Graduation: Kayla

I will miss my very best friend Kayla.

When my family popped open a three liter (three liter!) bottle of champagne after graduation, Kayla toasted me. “Here’s to one of my best friends who has taught me how to move faster, not care what other people think, smile big, and love bigger.”

I’m flattered that I have been able to teach Kayla a few things, but that toast demonstrated how much Kayla knows me. It conjured up all of the philosophical conversations, top-notch adventures, gut-wrenching laughs, vulnerable tears, and downright preposterous shenanigans we have shared together in college. She probably knows my flaws and strengths, interests and fears, past history and future dreams better than anyone else.

I met Kayla through YoungLife freshman year. All we remember about that first encounter is that we were both wearing pearls, so we knew were going to be friends, obviously. Even without YL, Kayla and I were destined to cross paths, in a practical sense because Roanoke is so small and in a serendipitous sense because we are soul sisters. I remember being asked when I was home for fall break freshman year who I had met that I really clicked with. “Kayla,” I responded, without hesitation. I knew six weeks into school that Kayla would be a close companion, and that friendship has deepened in the three years since then.

Kayla brings out the best in me. She asks me hard questions, she challenges me in my relationship with Jesus, and she prays with me. She is also my favorite drinking buddy – cocktails in Bermuda, plastic glasses of wine and a movie in the dorm room, and beer at the bar all easily come to mind. Without Kayla, I would have a lot less fun. She carries herself with this “yes” attitude that allows her to be down for most anything. Whether I get too caught up in my books and papers or, more often, I would just rather go to bed at 11, Kayla pushes me out of my cocoon and onto the social scene. I rarely go out, but when I do, Kayla is usually responsible. Kayla was the first person I ever got drunk with, and the one time I went overboard on my 22nd birthday, she took care of me. Bible studies, gym work out regimens, and torn up dance floors comprise many of our college experiences together. I have spent two Easters with her in Damascus, and she joined me in Charleston for the fourth of July. I could not have imagined anyone else with me on that first non-family spring break trip to Bermuda in 2013.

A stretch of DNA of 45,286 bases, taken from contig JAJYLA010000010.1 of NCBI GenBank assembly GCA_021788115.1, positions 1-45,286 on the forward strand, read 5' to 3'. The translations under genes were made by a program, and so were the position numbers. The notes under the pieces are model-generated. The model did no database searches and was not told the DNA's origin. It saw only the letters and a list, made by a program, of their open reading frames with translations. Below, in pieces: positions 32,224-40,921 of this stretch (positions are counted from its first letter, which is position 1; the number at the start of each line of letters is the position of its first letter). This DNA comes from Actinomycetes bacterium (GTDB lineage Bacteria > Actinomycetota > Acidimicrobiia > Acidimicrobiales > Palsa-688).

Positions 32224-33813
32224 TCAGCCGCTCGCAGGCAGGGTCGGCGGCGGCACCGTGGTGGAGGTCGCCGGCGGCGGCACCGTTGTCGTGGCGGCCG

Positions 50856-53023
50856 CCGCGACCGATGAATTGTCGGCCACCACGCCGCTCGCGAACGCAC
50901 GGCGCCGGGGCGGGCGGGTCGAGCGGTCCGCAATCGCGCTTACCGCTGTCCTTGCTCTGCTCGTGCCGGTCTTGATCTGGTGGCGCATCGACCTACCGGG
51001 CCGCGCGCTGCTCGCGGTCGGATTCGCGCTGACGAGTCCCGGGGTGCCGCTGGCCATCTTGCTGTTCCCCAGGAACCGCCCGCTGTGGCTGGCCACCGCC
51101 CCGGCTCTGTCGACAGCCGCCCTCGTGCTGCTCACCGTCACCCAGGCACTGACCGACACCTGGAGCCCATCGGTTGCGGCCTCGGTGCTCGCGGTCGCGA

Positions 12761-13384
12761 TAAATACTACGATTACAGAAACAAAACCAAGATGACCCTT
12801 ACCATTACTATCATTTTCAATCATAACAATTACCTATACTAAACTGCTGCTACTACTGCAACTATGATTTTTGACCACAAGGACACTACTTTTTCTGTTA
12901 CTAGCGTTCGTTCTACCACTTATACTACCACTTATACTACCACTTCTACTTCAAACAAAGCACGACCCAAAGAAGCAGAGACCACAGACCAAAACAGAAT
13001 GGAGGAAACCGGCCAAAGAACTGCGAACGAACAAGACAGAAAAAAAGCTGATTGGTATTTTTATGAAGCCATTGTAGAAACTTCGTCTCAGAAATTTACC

In both the academic and professional worlds, Kayla is articulate, put-together, and driven. She also wields skills of procrastination and caffeine addiction that would quickly put me in cardiac arrest. Though I appreciate her work ethic, I really love her for the way she loves people. Unlike me, she consistently puts others above her own to-do list, and I am not the only one who knows it. Earlier this year, her car had unexpected mechanical trouble totaling repair costs to the tune of over $1,000. When she went to the auto shop to cough up the money, an anonymous benefactor had already paid it. “You bless so many people in the Salem community. It’s time you were blessed in return,” was the only message the repairwoman could share. She befriends people far different from herself, and they appreciate her pursuit. Like me, she is an individual; she does not conform to the world’s expectations of young twenty-somethings. She laughs loud, she contra dances, she mentors high schoolers, she likes to hug and snuggle just as much as me…Kayla epitomizes awesomeness.

Since she is a year older than me, my one hesitation about leaving for my whole junior year was that Kayla would be gone by the time I returned this past year. In an unexpected twist of plans, Kayla not only stayed in Roanoke, but her job as the communications director for the Virginia Lutheran Synod is located on campus. Which of course for us meant more weekday on-campus sleepovers and lunches in Commons. I knew Kayla and I would still be tight no matter where she moved, but it was so nice to still have a best friend close by this past year.

On graduation night, Kayla dragged me downtown one last time, and she stayed over for the final night I would spend in my dorm room. I have an air mattress for most overnight guests, but Kayla and I always just pile into my twin bed and pass out. When the alarm went off Sunday morning, I buried my head in the pillow, held Kayla close, and half-dramatically, half-honestly whined, “Nooooo. Don’t leave meeee.” This was it, no more day-to-day best friend interactions or sleepovers. I know we will still see each other. Kayla will probably come to Houston this fall, and she has already saved up to visit me in New Zealand. I see us backpacking part of the world together in the next couple of years. She will be in my wedding someday; maybe our kids will be friends. I anticipate knowing her when I am a very old woman. Yes, I am certain our friendship will endure through the decades. But it saddens me to think that we may never live in the same place again. I will not be able to swing by her office every few days just to give her a hug and say hi.

I will miss those every day interactions, my friend, my sister. You toasted me a few weeks ago, but this post is my return cheers to you. You are largely responsible for making my college years fun and happy. Thank you for your friendship, thank you for being you. Together or apart, I am grateful to call you my best friend.

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